Dr. Gordon J. Freeman on Toxicities Associated With Immunotherapies

Gordon J. Freeman, PhD

Freeman says when a patient is given chemotherapy, oncologists can anticipate certain toxicities and treat accordingly. With immunotherapies, Freeman says the toxicities are associated with immune attacks where there shouldn't be any. These attacks can result in side effects such as skin rashes, colitis, and neumonitis.

Gordon J. Freeman, PhD, professor of Medicine, Dana Farber Cancer Institute, Harvard Medical School, discusses the expanding realm of immunotherapies and what toxicities medical professionals should expect. Freeman says when a patient is given chemotherapy, oncologists can anticipate certain toxicities and treat accordingly. Immunotherapies are associated with a different set of toxicities, such as skin rashes, colitis, and pneumonitis, which oncologists need to be aware of.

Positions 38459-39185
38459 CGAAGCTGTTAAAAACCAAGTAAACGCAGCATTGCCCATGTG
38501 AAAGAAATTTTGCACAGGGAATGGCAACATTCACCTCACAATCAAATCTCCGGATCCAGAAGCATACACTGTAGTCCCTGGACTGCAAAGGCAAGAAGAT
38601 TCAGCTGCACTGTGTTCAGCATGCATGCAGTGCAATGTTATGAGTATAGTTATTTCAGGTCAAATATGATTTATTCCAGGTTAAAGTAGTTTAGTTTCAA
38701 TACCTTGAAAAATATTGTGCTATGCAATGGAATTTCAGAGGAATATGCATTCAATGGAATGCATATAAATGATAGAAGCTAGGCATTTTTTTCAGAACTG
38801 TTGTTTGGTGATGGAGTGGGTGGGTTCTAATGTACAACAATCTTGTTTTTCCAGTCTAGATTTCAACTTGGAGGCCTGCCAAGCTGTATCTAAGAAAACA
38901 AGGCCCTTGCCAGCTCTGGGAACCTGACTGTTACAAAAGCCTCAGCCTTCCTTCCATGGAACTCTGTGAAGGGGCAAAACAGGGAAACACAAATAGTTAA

Freeman adds that these immunotherapies are generally administered in short, tolerable time frames and usually result in lower toxicities for patients.